Lawmakers appear to be moving toward another short-term extension of the federal program that supports state highway and transit projects only 10 months after they enacted the last one.
And they’re no closer than they were last year to reaching consensus on a longer-term measure that would last five or six years, something the states need to plan their projects.
The current authorization for the highway trust fund expires on May 31. Congress will not be in session next week because of the Memorial Day holiday. If lawmakers don’t act this week, payments to states for their transportation projects will simply cease.
On average, states rely on federal dollars for half their transportation needs.
Despite repeated warnings from state transportation officials, business groups and infrastructure builders that the short-term approach to managing state transportation projects is not sustainable, House and Senate leaders are poised to patch it again.
It’s now been a decade since Congress passed a transportation bill that lasted more than two years. Most extensions have lasted from a few weeks to several months.
Last week, Reps. Paul Ryan of Wisconsin and Bill Shuster of Pennsylvania _ respectively, the Republican chairmen of the House Ways and Means and Transportation committees _ introduced a bill to extend the highway program until July 31.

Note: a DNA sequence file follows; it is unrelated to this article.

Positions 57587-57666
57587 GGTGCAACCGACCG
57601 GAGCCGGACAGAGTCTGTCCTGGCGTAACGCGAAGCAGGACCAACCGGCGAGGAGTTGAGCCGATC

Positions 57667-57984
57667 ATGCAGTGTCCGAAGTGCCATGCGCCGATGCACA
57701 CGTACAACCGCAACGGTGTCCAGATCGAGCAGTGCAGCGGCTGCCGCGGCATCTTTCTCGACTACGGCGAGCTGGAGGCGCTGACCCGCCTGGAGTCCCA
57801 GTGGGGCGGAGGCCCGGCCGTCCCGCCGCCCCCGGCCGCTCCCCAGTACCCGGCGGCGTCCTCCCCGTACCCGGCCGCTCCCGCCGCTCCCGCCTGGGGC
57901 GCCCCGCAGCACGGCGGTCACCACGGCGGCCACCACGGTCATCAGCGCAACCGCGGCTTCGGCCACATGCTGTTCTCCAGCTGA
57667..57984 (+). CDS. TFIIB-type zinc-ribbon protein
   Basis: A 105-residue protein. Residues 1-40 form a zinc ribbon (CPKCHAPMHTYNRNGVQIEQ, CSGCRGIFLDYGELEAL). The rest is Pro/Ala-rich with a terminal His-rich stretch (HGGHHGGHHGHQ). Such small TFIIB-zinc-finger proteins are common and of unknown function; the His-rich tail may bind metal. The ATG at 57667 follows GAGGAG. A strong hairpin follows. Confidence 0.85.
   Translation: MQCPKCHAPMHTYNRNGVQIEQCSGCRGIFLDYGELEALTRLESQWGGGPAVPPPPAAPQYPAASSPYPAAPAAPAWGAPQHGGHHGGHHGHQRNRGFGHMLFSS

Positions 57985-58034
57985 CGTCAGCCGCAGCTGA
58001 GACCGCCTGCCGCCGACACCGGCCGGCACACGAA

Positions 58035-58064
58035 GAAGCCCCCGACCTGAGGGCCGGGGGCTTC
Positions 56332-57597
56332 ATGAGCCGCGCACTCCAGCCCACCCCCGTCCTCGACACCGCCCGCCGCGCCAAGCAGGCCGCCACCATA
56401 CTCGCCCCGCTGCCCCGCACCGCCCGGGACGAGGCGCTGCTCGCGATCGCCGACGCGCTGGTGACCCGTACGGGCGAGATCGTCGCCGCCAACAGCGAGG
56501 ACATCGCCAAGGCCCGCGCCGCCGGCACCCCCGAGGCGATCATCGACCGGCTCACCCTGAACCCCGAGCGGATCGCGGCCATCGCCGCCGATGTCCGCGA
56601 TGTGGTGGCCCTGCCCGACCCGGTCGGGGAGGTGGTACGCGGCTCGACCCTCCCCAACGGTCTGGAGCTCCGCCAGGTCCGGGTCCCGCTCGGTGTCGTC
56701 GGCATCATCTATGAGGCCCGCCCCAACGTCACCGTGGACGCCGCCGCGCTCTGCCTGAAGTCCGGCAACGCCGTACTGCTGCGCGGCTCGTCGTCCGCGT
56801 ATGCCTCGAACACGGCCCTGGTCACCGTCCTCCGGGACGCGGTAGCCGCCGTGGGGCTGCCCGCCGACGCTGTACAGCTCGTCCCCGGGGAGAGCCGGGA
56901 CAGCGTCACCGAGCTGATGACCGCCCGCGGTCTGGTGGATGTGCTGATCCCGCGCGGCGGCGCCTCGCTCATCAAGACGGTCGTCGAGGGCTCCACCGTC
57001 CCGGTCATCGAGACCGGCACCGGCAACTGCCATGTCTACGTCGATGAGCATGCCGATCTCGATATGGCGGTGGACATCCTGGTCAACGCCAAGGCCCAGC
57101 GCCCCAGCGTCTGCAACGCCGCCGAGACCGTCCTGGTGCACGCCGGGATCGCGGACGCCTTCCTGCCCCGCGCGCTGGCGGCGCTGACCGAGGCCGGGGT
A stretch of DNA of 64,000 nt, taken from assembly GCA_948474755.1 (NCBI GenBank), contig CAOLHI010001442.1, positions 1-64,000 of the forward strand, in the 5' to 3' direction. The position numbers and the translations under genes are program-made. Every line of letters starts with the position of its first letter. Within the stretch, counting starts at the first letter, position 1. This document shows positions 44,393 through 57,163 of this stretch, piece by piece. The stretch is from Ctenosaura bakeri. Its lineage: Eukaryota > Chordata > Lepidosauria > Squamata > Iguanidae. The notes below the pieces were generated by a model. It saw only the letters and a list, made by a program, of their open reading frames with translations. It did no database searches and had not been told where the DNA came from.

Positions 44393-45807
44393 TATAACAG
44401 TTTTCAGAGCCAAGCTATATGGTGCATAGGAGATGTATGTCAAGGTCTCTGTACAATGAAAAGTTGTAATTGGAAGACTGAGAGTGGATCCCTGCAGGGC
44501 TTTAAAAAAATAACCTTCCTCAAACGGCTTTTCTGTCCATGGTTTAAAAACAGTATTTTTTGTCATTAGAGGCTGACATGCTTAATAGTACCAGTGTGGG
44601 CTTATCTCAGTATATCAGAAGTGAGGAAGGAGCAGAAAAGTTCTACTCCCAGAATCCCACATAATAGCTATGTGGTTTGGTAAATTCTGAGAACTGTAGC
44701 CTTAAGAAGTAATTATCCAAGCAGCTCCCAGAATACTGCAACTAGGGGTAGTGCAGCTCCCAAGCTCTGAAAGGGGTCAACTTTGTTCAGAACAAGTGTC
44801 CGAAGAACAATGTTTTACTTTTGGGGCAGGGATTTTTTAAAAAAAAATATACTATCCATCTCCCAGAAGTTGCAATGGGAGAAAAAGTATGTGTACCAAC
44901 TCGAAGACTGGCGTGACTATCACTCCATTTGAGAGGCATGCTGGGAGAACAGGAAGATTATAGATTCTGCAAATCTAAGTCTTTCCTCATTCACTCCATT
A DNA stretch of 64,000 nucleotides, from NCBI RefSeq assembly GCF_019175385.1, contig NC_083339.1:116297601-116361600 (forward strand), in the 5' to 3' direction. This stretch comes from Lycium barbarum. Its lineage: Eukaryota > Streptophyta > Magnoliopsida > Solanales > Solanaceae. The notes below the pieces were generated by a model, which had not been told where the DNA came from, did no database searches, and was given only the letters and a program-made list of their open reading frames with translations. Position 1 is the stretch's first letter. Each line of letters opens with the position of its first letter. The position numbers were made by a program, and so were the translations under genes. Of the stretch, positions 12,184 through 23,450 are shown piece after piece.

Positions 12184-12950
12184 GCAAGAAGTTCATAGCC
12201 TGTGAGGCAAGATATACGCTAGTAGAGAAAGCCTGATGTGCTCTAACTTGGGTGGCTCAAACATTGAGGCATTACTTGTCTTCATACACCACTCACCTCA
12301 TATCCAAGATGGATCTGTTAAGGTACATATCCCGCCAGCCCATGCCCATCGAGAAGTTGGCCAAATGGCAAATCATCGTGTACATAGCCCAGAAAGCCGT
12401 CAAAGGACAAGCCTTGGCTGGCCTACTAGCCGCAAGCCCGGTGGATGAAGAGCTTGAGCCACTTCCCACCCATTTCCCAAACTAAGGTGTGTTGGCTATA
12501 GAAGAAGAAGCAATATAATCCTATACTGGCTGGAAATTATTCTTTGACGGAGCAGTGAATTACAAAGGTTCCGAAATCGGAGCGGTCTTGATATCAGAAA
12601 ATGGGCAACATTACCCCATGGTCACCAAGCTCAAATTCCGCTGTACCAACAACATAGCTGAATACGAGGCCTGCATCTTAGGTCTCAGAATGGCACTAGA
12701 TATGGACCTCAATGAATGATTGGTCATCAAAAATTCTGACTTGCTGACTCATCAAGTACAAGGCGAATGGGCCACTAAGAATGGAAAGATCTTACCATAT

In the Senate, Sens. Barbara Boxer of California and Tom Carper of Delaware, both Democrats, have done the same.
Two more key Senate players, Orrin Hatch of Utah and Jim Inhofe of Oklahoma _ respectively, the Republican chairmen of the Senate Finance and Environment and Public Works committees _ have proposed an $11 billion patch that would last through December.
Ryan and Shuster said they preferred an extension through the end of the year but have had difficulty finding ways to offset the cost.
“It was our preference to move an extension through the end of the year,” they said in a statement last week, “but we will need more time to reach a bipartisan agreement on offsets.”
Carper, who warned last summer that lawmakers would find themselves in the same bind 10 months later, renewed his push for a long-term solution.
“It’s clear to me that yet another long extension that patches the trust fund with an assortment of budget gimmicks only guarantees that we’ll push this issue right to the back burner,” he said in a statement, “as we’ve done over and over again.”